Lutheran theology begins with Jesus.
Luther, in the Smalcald Articles, identifies the first and chief article to be “that Jesus Christ, our God and Lord, died for our sins, and was raised again for our justification.” This means, Luther explains, that all are justified by grace (without their own merit). And since no work of a human can bring salvation, it is clear that faith alone justifies us. Luther establishes these points of doctrine by pointing to Scripture passages (Smalcald Articles, Second Part). This heart of Lutheran theology can by summarized in the formula that we are saved by grace alone, by faith alone, and by Scripture alone.
God’s grace is his undeserved love for sinners. This love flows out of God’s own character and is not based on any work that a person does to earn it. Paul writes that if God’s love is based on works of humans, then grace is no longer grace (Romans 11:6). Grace excludes all works of sinful humans from salvation; God in his love saves us, undeserving sinners, by sending his Son to die for us (John 3:16).
Faith is God’s gift to us by which we look solely to Christ and trust that his work saves us from sin and death. Faith looks away from self to see Christ and Christ alone as our hope for salvation. Paul expresses this saving faith when he confesses his hope: “I know whom I have believed, and I am convinced that he is able to guard until that day what has been entrusted to me” (2 Timothy 1:12). And again: “The Lord will rescue me from every evil deed and bring me safely to his heavenly kingdom” (2 Timothy 4:18). Faith saves by receiving the salvation Christ won when he came by grace to die for us.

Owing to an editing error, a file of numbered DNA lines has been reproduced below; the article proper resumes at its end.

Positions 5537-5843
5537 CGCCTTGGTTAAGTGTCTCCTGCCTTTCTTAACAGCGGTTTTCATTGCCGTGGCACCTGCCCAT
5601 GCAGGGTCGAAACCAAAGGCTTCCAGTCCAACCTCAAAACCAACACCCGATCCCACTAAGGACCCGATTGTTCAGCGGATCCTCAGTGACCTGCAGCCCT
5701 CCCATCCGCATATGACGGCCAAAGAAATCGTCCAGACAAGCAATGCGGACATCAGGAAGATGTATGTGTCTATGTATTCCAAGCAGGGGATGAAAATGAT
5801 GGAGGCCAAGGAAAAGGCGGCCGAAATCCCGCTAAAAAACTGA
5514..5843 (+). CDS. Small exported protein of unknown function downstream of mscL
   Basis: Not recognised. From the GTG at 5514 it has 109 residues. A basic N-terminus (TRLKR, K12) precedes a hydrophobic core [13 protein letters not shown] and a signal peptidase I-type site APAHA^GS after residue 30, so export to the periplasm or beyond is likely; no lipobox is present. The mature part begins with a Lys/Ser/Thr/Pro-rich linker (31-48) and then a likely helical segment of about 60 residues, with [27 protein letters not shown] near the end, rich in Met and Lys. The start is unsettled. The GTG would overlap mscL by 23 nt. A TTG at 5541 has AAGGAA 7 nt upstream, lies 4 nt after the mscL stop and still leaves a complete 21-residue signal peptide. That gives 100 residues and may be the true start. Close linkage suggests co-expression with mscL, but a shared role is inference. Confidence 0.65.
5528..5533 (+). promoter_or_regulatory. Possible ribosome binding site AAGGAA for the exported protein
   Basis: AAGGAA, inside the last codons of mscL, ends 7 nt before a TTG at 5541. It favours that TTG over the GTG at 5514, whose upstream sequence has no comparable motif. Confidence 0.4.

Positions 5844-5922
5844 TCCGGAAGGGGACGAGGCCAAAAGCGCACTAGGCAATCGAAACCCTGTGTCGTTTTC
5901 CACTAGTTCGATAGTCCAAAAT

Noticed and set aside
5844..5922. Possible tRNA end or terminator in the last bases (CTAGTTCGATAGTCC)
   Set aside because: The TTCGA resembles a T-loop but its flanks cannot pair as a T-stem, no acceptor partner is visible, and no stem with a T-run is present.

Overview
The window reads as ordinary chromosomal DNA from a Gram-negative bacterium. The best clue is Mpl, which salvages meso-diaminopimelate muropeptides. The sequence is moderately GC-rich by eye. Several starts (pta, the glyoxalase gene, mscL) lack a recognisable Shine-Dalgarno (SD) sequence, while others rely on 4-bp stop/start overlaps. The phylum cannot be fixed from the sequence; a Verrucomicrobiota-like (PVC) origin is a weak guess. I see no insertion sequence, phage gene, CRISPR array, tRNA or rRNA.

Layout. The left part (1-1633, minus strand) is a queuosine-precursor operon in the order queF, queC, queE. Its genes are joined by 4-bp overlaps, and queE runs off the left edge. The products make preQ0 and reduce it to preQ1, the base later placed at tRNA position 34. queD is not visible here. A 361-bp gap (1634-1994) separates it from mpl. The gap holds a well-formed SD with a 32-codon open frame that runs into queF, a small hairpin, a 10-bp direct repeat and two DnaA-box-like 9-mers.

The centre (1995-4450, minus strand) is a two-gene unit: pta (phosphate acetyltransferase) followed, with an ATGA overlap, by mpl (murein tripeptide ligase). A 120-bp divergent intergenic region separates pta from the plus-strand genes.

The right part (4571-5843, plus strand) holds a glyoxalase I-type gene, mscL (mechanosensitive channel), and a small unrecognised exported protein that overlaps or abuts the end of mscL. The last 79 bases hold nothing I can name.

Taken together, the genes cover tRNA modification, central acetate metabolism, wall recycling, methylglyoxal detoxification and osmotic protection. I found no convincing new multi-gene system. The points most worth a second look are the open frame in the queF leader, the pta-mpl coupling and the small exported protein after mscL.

This saving faith in Christ comes from hearing God’s Word (Romans 10:17). Lutherans look to Scripture as the highest authority, revealing God’s grace to us, and proclaiming his promises of salvation in Christ. In fact, Christ and his saving work are the central proclamation of Scripture, as it promises salvation in Christ in manifold verses and ways. Those promises call forth faith, by which we are saved.
Christ is central to each point: grace alone, faith alone, Scripture alone. Sometimes a fourth “alone” statement is added: Christ alone saves us. His work saves mankind from sin and death. Because it’s his work, it’s not based on our works, but comes to us by grace alone. Faith looks to Christ and trusts that he will keep his promises to save us by his death and resurrection. And we learn of Christ’s saving work and love in Scripture alone.
Christ and his saving work stand at the heart of the Gospel message proclaimed in The Lutheran Church—Missouri Synod. The Synod was formed to draw Christians together around the saving message and work of Christ. The saving message of Christ, his love, and his work is still proclaimed in the congregations of the LCMS today, reaching out with the good news that sinners are saved by grace alone, by faith alone, and by Scripture alone. This same message stands at the heart of the theology taught at CUWAA as a member of the LCMS.
—Aaron Moldenhauer, PhD, serves as Assistant Professor of Theology
If this story has inspired you, why not explore how you can help further Concordia's mission through giving.